Therapeutic Modalities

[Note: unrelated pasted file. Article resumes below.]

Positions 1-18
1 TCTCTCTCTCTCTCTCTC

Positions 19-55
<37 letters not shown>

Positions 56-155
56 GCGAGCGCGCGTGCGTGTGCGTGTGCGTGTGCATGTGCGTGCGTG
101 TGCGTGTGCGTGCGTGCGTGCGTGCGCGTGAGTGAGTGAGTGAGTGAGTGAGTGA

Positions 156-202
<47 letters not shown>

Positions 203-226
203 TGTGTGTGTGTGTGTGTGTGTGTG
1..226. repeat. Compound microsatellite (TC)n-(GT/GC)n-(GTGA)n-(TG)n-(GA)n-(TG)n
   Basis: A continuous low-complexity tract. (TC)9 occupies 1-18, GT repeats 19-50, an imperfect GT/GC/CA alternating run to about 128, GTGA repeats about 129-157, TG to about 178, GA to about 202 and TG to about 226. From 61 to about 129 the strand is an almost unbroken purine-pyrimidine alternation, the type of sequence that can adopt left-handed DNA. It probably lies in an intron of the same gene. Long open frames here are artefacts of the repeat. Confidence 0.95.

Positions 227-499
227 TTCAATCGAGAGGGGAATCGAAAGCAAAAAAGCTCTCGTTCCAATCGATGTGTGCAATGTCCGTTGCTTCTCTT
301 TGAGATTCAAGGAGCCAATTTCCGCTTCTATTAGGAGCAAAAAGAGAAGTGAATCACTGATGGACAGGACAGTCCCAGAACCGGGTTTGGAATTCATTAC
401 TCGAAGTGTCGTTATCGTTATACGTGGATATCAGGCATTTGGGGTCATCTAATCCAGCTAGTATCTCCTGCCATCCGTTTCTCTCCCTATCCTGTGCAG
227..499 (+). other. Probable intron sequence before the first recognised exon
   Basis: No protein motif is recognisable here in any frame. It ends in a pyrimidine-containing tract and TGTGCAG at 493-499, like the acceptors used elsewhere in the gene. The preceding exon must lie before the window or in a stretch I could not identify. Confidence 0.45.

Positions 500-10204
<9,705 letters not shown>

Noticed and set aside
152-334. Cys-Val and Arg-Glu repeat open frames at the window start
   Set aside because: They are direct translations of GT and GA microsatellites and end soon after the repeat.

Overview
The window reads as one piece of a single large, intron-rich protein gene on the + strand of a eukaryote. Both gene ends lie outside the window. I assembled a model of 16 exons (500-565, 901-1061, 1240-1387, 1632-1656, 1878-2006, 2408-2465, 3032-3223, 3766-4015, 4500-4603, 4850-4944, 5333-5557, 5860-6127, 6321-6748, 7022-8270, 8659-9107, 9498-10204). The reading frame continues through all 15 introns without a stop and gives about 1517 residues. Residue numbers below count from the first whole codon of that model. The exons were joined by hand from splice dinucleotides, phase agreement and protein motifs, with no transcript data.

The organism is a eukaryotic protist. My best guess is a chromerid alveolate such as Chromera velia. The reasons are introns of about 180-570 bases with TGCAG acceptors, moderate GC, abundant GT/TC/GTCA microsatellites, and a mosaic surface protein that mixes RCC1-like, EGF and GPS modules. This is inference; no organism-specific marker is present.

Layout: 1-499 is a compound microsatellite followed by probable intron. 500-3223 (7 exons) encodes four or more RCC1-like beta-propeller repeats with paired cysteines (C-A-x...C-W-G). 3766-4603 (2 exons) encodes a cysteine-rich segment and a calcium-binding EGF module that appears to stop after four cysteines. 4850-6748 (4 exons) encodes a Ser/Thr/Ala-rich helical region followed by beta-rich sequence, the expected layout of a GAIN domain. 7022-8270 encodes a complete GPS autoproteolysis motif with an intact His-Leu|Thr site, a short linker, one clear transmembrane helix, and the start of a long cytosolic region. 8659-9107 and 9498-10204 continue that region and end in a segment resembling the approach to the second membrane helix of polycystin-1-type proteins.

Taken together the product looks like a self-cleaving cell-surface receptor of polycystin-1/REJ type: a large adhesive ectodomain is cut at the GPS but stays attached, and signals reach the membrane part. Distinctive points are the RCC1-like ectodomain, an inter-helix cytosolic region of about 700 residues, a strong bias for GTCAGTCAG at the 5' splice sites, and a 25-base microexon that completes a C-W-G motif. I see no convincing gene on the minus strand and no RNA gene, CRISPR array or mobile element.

Proper psychotherapies in the vastly evolving world come with various clinical approaches highly utilized by professional counselors to achieve their works efficiently. Based on the analysis of the SAGE encyclopedia, there are different approaches to counseling. Although they are different approaches to counseling techniques, the main role of psychotherapy includes solving the ever-increasing problems of different people in the developed world. The process of counseling and theories bases its superiority on human functionalities. There are extensive variables to consider while undertaking counseling procedures. The main problem affecting the proper execution of the counseling process in the developed world include variances in clients’ accounts and circumstances, counselor’s communications techniques, diversifications of clients, and counselor’s mood (Nusse & Clevers, 2017). Therefore, the best fit of counseling theories and approaches depends on the counselor’s ability to examine the client’s histories and situations, understand appropriate therapist’s communication techniques, invigilate their moods, and comprehend the differences between different clients. There are different theoretical approaches in conducting psychotherapy. The research centers its superiority on systemic and psychoanalytic counseling theories unveiling their importance, strengths, and their weaknesses.